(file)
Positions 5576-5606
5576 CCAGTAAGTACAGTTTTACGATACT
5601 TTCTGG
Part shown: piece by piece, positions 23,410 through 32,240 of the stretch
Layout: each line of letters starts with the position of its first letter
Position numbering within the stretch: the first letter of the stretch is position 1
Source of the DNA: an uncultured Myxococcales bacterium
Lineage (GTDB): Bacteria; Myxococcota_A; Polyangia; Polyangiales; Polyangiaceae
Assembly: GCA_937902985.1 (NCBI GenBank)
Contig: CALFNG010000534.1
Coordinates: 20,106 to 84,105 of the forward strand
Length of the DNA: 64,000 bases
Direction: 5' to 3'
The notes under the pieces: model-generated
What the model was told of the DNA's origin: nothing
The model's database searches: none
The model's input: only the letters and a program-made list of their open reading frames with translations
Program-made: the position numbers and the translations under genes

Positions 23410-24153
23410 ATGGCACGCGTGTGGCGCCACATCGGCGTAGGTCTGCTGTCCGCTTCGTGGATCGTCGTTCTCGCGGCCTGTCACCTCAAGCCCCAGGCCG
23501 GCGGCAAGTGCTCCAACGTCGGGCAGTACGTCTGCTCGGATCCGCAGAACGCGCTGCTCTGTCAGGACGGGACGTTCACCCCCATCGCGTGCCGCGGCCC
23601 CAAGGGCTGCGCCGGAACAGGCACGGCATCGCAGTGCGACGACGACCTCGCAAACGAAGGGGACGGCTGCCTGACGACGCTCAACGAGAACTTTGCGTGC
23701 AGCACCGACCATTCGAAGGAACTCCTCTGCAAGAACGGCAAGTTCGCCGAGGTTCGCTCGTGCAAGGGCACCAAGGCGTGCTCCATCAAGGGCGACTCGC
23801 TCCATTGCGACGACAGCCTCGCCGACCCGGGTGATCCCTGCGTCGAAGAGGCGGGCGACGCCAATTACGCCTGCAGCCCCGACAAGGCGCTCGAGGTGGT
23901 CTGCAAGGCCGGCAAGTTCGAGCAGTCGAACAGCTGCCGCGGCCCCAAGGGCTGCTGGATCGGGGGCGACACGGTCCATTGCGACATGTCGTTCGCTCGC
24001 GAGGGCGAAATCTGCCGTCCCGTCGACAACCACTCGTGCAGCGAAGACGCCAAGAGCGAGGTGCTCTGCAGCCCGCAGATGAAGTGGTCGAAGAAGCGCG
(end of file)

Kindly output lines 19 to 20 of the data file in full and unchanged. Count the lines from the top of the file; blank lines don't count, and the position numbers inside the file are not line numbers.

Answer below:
Positions 23410-24153
23410 ATGGCACGCGTGTGGCGCCACATCGGCGTAGGTCTGCTGTCCGCTTCGTGGATCGTCGTTCTCGCGGCCTGTCACCTCAAGCCCCAGGCCG